Have you ever wondered if the public statements high-street brands make about their ethics are backed up with facts? Our new report, ‘Do We Buy It?’, looks into the stories behind two leading high-street brands who have made claims to be ensuring a fair living wage is possible for workers who make their clothes.
Marks and Spencer (M&S) set out publicly in 2010 a plan to ensure that, by 2015, suppliers in India, Sri Lanka and Bangladesh would be able to pay a ‘fair living wage’ to workers. H&M similarly launched a fair living wage promise in December 2013, aiming to have a system in place to allow workers to be paid this ‘fair wage’ by 2018. Both M&S and H&M are receiving public recognition for these claims, (not least from Labour Behind the Label in terms of high marks in our reports!) but can we trust what they say?
Our research set out to find if M&S’s scheme had been effective, and if H&M’s new scheme had started to make a difference.
The results: Low wages, slum housing, little evidence of change
The report shows that workers at M&S suppliers in India, Sri Lanka and Bangladesh, despite efforts, continue to be paid poorly, forcing them to live in abject poverty, sharing slum housing and often working illegal levels of overtime – up to 110 hours a month over contracted hours. 60% of workers interviewed were struggling with mounting debt just to meet their basic needs.
In Sri Lanka workers interviewed were paid an average of £3.23 a day, including overtime (a ten hour day). In months with high production quotas workers would be made to work 100 hours overtime a month, twelve hour days, 40 hours over the legal limit. Often workers lived in small rooms, 3x3m, shared by two or more workers. 75% of workers did not have running water or access to a tap, and most were sharing an outside toilet with 10 or more others.
In India workers reported food and education expenses were difficult to meet on their wages, with one worker stating: “Our income is not enough. We don’t buy eggs, meat, fish or fruits because of high costs”.
Our investigation into H&M’s living wage promise was less conclusive. We sought out H&M strategic suppliers in Cambodia to analyse their wage levels. Wages had increased, but not enough to meet a living wage level. In some factories, piece rate systems had been put in place causing workers to skip breaks, and leaving them exhausted and prone to regular illness. Average take home pay came in at $187.97 a month (£123.71) but workers estimated they needed $230 a month to live with dignity.
Why did it fail?
Certain assumptions in M&S’s scheme were clearly not overcome. Like the fact that they are one of many brands in all their supplier factories, and yet were trying to work alone on this scheme. And the fact that their method to raise wages largely relied on trying to improve ‘efficiency’ at a factory level as the main way of increasing wages (which aside from the fact that workers should not be made to work twice as hard to improve their pay, has been shown repeatedly to not increase wages that much). A failure to engage with unions, and to be open about their scheme and how workers could be involved in making it a success was probably also at the root.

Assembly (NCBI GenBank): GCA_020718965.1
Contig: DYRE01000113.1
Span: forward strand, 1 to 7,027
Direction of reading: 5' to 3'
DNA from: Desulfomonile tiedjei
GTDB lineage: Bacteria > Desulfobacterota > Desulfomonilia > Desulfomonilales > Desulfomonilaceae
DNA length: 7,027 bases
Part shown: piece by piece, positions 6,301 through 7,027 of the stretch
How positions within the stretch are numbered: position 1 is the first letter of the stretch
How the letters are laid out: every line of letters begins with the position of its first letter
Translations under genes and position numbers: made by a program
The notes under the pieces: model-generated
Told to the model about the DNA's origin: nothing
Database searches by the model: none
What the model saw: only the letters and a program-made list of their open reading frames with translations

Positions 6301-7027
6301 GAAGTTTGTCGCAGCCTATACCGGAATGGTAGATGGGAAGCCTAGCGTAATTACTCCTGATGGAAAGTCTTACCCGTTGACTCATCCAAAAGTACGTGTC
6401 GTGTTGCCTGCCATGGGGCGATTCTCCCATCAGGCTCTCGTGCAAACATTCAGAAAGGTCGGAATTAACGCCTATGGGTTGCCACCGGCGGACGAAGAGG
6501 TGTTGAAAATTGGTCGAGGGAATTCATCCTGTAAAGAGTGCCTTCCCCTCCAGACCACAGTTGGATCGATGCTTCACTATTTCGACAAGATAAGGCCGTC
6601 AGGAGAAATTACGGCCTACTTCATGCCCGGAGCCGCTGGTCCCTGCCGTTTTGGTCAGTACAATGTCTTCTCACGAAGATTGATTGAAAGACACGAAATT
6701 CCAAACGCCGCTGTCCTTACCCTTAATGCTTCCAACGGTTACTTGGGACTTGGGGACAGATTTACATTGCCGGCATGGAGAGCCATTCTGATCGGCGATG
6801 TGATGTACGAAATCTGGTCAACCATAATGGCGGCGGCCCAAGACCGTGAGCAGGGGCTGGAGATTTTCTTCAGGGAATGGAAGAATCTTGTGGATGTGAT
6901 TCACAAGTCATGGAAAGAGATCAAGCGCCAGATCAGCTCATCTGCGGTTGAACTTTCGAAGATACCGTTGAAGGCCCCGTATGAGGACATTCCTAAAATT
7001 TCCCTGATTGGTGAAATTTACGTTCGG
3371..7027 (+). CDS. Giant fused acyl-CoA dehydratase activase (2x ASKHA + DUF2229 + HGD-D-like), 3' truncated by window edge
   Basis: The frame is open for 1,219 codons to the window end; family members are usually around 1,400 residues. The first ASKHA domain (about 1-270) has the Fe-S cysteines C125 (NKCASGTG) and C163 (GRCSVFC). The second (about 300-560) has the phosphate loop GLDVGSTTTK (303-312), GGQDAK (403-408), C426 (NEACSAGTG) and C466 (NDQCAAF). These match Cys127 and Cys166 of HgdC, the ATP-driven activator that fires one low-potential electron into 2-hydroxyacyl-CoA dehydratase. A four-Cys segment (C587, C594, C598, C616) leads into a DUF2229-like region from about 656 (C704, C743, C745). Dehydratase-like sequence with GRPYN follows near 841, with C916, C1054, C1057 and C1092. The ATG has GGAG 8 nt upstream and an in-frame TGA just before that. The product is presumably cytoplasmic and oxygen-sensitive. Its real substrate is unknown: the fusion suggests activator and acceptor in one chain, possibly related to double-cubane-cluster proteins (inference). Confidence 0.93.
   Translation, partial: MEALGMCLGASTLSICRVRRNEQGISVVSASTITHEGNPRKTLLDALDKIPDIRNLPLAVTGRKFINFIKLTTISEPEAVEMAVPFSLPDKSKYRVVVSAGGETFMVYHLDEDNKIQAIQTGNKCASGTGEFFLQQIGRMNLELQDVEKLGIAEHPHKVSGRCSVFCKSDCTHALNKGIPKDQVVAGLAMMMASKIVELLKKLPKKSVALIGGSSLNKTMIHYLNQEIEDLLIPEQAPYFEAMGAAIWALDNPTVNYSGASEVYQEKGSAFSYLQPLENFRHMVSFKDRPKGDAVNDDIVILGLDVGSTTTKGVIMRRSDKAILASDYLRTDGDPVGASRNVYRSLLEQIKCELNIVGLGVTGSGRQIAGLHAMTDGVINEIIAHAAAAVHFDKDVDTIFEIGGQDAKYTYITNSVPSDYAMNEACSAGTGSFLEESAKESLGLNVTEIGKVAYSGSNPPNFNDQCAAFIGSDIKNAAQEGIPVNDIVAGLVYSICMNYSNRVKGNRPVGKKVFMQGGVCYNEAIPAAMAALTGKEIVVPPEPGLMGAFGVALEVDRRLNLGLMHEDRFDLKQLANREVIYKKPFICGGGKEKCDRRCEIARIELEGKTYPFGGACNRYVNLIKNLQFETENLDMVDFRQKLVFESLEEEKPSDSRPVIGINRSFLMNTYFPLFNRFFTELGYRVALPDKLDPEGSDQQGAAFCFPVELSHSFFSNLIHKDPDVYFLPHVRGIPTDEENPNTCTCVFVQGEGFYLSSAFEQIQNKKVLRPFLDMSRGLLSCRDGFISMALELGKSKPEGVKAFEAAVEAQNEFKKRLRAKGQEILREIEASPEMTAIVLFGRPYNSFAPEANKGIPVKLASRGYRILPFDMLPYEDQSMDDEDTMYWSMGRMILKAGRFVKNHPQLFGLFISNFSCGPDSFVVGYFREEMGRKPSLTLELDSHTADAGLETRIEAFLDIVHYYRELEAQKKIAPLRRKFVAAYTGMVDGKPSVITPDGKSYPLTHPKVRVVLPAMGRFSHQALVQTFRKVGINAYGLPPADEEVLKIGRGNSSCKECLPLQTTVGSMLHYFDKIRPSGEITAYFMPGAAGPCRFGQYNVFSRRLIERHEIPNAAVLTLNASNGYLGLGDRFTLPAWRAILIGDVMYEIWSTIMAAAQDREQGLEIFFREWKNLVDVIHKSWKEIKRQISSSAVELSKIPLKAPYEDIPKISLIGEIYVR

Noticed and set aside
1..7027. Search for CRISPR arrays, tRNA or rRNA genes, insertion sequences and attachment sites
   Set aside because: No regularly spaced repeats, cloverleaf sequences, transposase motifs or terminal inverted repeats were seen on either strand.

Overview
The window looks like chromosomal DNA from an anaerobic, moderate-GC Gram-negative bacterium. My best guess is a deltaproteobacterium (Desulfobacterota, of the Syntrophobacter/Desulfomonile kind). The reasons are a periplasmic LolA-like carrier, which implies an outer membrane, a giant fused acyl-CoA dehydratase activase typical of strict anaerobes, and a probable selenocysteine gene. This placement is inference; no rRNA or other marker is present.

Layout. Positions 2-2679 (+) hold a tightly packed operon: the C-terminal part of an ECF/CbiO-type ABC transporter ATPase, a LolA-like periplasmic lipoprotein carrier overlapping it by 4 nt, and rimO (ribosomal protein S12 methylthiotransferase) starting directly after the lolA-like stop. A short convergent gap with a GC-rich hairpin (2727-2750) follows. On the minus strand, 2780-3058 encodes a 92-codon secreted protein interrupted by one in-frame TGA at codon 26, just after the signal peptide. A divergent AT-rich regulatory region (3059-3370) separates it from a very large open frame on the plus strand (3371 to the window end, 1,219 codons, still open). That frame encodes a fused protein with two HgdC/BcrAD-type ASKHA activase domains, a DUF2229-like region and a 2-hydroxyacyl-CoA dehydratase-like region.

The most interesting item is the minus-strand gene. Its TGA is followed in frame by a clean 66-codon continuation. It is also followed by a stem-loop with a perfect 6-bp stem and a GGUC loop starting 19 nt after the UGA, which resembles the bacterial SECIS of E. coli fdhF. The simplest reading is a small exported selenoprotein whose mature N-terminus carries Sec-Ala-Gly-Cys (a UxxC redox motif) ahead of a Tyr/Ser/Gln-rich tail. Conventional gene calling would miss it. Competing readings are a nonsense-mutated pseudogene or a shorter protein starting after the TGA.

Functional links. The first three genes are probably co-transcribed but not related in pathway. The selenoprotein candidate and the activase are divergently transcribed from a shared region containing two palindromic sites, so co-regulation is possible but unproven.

M&S has made collaboration on the living wage a key priority for its Plan A from 2015 onwards, but we hope this will mean that as a brand they make an attempt to have a significant impact on the lives of the workers who make their goods, not just talk about it.
H&M’s process has not yet failed. But we would urge them strongly to consider the reasons why the M&S scheme didn’t get off the ground – a reliance on ‘efficiency savings’, a failure to act collaboratively, and a failure to be open and transparent about progress.
What is needed now?
Although a lot of noise has been made by both H&M and M&S about their intention to improve wages, there has been little sign that this is actually making a difference to workers. Consumers can be forgiven for not knowing this fact given the sheer amount of ethical marketing put out by both brands; marketing that is rarely backed up by verifiable facts. Even relatively informed consumers are led to assume that ethical marketing must be based on some amount of genuine change. But in both cases, the scale of the communications operations in retail countries, compared to the impact or scope of the ethical initiatives they refer to, is, in our opinion, quite shockingly disproportionate.
There is a clear need for greater transparency to ensure company commitments are backed up by fact. It is not sufficient for companies to be able to make claims about key human rights issues without supplying the quantifiable data that allows these claims to be independently checked, and for workers and consumers to hold them to their promises. Companies must publish, not only supplier lists, but audit reports, and other important data such as wages paid per supplier by grade if they are to make public statements about performance on wages. Experience from other sectors shows that providing credible information at all levels about product supply chains stimulates strong accountability and engagement from external parties. This is a vital part of ensuring change actually happens where it matters: in the lives of workers.
Download the report as a PDF